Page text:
CAROLINE McAllister has been called a lot of things. As the SNP’s new Women’s Convenor, she wants to end the shouting and start talking.

The depute leader of West Dunbartonshire Council, she’s also the founder of the SNP Women’s Pledge group, which opposes aspects of the Scottish Government’s planned reforms of the Gender Recognition Act.

The group and its members have drawn significant criticism, branded bigots and transphobes amidst the heated and often abusive online debate which has surrounded the equalities issue, and much has been written about the way the issue has split parts of the SNP membership – some of whom are not engaged with the debate and see it as damaging to party unity and the independence cause.

It’s also been said that the Women’s Pledge group, which saw 12 members elected to the party’s National Executive Committee (NEC) last weekend, wants to undermine the party’s leadership and even bring it down.

“The Women’s Pledge has absolutely no intention of bringing Nicola Sturgeon down,” she says. “She is our leader, she’s articulate, she represents Scotland on the world stage fantastically.

“Nicola Sturgeon and her government have worked really hard, they’ve brought forward lots of really positive policies that will enhance families’ lives. I celebrate what the government has done – addressing period poverty, the increase in childcare, that’s massive. These are really progressive policies that have been brought forward by an SNP government.”

Raised in Ayrshire, McAllister grew up with three brothers in the only Irish family in the village. She “burned with injustice” when she was told she couldn’t become a footballer or a woodwork teacher “because I was a girl”, and at the sectarianism the family faced.

“I hated on one level that my parents were Irish, because if they weren’t, we wouldn’t be getting this abuse,” she says. “On a Saturday night when the pubs came out, three or four men would stand outside our house singing sectarian songs at the top of their voices, then on the Sunday they’d be knocking at the door asking my dad if he could he get them a job at the mine the next day. I would ask him why he did it and he’d say ‘these people aren’t educated, they don’t really understand what they’re doing and they have a wife and kids at home that need feeding’. His attitude helped us not to grow up bitter.”

Moving to London after leaving school broadened her horizons and she became “very engaged” in equal opportunities issues. “I hate stereotypes, I hate the fact that people are squeezed and bent out of shape to go into boxes,” she says. “That causes us damage because we’re trying to be something that we’ll never be, so we’re constantly left with disappointment. Just let people be who they are, wear what they want.”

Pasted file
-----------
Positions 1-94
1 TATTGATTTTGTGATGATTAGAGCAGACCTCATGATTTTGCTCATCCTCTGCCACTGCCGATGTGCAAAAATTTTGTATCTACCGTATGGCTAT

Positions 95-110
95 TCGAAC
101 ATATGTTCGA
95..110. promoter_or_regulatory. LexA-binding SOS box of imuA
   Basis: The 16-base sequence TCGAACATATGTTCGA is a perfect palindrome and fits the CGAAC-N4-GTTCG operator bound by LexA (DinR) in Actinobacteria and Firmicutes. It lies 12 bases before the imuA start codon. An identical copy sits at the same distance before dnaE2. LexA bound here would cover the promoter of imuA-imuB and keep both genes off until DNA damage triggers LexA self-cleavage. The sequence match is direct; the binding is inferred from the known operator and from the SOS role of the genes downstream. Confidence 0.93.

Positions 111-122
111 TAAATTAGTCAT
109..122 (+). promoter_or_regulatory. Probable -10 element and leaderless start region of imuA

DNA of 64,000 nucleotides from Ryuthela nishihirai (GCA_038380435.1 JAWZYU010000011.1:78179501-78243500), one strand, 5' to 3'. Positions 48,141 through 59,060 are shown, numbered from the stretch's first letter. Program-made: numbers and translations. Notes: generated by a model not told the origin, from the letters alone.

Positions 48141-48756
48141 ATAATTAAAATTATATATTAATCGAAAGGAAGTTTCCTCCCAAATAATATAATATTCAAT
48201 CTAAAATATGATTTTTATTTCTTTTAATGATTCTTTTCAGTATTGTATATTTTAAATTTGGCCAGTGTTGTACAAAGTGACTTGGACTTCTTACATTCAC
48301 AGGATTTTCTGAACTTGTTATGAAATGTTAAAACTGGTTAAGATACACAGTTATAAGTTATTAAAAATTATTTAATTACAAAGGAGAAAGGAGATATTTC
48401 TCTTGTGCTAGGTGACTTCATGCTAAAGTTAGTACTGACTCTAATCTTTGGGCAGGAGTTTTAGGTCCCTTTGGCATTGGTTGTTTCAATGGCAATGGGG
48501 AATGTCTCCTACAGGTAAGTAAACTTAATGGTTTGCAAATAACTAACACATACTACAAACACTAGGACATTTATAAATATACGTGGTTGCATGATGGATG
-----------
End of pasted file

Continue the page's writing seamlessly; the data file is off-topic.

McAllister’s group was set up last year to campaign against a law change which would allow any person to legally become the opposite sex without undergoing medical assessment, hormone treatment or surgery. Advocates of reform, including the SNP’s Young Scots for Independence (YSI) and LGBT+ wing Out For Independence, say that it would remove barriers to transitioning and instil dignity in the process for transgender people.

The planned reforms were paused due to the pandemic, but have not been scrapped.

Opponents of the Women’s Pledge group say it is in conflict with similar changes enacted in other countries, harmful to LGBTI+ Scots and increases intolerance against them. The group says it is trying to protect the sex-based rights of women from erosion in fields like medical care, housing, sports and more.

Members of YSI and Out For Independence are amongst those to have called the NEC results “horrific”, claiming young people will desert the party and Scotland is less safe for transgender people. MPs Kirsty Blackman and Alyn Smith have also recorded their discomfort at the change.

“That level of hyperbole is, I think, quite dangerous,” says McAllister, who is an independent mental health advocate. “Some of the language that’s used and the way it’s hyped up forgets that in amongst this there are young trans people getting a really negative message about what this is all about. These are vulnerable young people and the last thing I want is for them to have that message that they are despised, they are hated, they don’t exist, they’re not worthy. I find that really, really difficult because that’s not what the Women’s Pledge group is about. If we are defending women’s rights we are against trans rights – that’s just such nonsense.”

SHE continues: “I’m reading stuff about myself, thinking ‘not one of these people have made any attempt to engage with me’, despite me saying on numerous occasions – directly to some of my own parliamentarians – ‘please contact me, I’m more than happy to talk’,” she says. “This polarisation is damaging. It doesn’t help anybody.”

“I’ve got a lot of hard work ahead of me. My focus is going to be on finding common ground, engaging with as broad a church across the party as possible. My aim is to start with the grassroots. I would really like to engage with YSI and Out For Indy. I want to understand what their concerns are and I’m here to listen.

“I’ve got to know a lot of trans people, predominantly trans women, and they talk to me about deeply personal stuff. They’ve allowed me to understand a lot of arguments I wasn’t aware of. There are issues around discrimination for trans people that need to be addressed in healthcare, housing and employment. These are things women can get behind trans people in challenging. When we sit down and talk, we very quickly establish common ground.”